The Road Goes Ever On: A Song Cycle.

First edition, first printing of J. R. R. Tolkien's The Road Goes Ever On: A Song Cycle; with music by Donald Swann

The Road Goes Ever On: A Song Cycle.

TOLKIEN, J.R.R. Music by Donald Swann.

Item Number: 119260

Boston: Houghton Mifflin Company, 1967.

First edition, first printing of the first appearance in sheet music form of the classic song cycles that appeared throughout The Hobbit and Lord of the Rings Trilogy. Quarto, original boards with gilt titles and gilt tooling to the spine and front panel. Poems and by J.R.R. Tolkien. Music by Donald Swann. With decorations by J.R.R. Tolkien and Samuel Hanks Bryant. The songs from the book were sold simultaneously in a record album entitled Poems of the Middle Earth with verse performed by Tolkien and piano accompaniment performed by William Elvin. Fine in a near fine dust jacket. Jacket photographs by Roger Hill and Brian Shuel.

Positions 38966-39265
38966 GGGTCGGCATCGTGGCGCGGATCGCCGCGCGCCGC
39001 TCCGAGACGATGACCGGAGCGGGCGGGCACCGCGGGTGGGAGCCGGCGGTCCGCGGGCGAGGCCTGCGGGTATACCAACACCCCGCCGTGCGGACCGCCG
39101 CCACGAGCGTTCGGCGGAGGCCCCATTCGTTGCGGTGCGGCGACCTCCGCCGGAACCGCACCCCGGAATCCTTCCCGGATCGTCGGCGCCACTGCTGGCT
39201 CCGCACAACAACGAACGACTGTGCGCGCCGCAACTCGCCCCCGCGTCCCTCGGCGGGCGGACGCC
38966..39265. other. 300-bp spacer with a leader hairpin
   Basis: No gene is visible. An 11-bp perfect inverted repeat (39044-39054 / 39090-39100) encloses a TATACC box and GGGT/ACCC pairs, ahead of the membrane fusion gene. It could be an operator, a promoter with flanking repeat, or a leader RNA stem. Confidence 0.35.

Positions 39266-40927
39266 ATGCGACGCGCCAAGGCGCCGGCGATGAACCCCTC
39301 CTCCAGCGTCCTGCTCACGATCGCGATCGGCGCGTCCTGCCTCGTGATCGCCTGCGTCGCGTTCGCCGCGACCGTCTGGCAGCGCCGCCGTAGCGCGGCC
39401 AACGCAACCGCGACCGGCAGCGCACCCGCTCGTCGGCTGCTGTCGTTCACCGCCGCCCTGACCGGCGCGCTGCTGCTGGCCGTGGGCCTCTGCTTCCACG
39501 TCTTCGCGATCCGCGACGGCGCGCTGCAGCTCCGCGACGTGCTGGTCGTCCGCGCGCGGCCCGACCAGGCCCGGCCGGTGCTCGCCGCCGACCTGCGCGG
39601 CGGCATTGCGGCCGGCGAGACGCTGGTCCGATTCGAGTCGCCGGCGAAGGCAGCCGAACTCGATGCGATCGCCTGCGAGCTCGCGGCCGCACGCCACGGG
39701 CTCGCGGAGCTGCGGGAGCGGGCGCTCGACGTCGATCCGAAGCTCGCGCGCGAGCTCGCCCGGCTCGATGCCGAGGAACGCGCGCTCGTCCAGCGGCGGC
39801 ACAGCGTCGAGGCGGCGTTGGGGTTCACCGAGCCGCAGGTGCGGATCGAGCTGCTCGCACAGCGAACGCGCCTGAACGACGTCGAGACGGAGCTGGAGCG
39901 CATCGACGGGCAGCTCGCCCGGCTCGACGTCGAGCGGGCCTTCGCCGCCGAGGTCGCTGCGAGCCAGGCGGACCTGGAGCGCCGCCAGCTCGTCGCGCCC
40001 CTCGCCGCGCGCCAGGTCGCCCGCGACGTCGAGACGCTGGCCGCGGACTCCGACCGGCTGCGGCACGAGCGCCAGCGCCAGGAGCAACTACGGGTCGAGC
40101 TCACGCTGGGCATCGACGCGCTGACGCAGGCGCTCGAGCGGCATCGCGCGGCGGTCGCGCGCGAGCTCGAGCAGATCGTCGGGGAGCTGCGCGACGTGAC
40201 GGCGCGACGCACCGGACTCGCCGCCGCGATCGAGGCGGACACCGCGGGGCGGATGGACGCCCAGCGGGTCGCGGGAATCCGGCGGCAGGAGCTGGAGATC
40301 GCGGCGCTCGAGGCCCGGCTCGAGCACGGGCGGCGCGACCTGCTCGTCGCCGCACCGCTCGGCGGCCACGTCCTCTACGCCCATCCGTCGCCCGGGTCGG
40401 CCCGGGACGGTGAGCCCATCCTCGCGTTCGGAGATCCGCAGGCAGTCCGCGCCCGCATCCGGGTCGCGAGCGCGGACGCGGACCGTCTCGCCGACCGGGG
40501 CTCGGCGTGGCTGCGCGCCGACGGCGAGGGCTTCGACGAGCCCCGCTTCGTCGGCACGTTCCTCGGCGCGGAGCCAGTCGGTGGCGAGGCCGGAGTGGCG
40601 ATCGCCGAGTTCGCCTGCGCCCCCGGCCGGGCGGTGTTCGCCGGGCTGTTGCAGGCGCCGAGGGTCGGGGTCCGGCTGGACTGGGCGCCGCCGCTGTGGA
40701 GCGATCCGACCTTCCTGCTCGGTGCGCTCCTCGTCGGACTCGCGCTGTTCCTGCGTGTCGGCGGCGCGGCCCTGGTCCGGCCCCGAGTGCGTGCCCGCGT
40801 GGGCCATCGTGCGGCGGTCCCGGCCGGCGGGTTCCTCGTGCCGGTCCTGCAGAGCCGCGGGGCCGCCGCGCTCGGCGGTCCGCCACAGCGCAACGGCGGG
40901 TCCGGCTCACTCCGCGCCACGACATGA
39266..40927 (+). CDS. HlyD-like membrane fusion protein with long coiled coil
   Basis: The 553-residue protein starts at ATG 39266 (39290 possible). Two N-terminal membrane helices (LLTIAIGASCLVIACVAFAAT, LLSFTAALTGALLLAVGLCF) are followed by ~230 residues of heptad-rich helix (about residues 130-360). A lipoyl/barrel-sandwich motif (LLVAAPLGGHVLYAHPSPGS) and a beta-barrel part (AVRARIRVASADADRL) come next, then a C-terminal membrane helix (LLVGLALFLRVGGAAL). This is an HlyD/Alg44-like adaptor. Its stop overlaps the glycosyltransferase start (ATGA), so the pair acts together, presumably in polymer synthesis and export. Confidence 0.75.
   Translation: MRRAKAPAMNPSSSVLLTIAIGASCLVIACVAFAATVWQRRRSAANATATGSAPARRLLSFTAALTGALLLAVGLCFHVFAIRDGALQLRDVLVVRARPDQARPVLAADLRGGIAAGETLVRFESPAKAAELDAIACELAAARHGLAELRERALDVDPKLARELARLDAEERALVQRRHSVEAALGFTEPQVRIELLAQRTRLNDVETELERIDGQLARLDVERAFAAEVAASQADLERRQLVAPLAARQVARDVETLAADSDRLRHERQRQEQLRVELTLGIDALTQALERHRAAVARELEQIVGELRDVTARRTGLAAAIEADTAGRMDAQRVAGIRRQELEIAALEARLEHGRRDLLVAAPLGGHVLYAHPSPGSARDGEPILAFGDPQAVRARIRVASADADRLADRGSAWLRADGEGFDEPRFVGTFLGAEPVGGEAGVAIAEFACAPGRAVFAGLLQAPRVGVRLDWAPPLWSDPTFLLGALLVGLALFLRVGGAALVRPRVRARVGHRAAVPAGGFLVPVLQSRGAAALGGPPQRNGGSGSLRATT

The Road Goes Ever On, also known as A Walking Song, was fictionally composed by Bilbo Baggins and first appeared in The Hobbit and later thrice in slightly differing versions throughout The Lord of the Rings Trilogy. Both Tolkien's academic career and his literary production are inseparable from his love of language and philology. He specialized in English philology at university and in 1915 graduated with Old Norse as his special subject. Parallel to Tolkien's professional work as a philologist, and sometimes overshadowing this work, to the effect that his academic output remained rather thin, was his affection for constructing languages. The most developed of these are Quenya and Sindarin, the etymological connection between which formed the core of much of Tolkien's legendarium. Language and grammar for Tolkien was a matter of esthetics and euphony, and Quenya in particular was designed from "phonaesthetic" considerations; it was intended as an "Elvenlatin", and was phonologically based on Latin, with ingredients from Finnish, Welsh, English, and Greek. J.R.R. Tolkien's fully realized fantasy world won over generations of children, and dazzled adults with its deft interweaving of medieval legend and made-up languages, maps, and creatures. Tolkien legitimized the modern fantasy genre, and provided the 1960's counterculture with antiwar, back-to-Eden icons." (NYPL Books of the Century 199).

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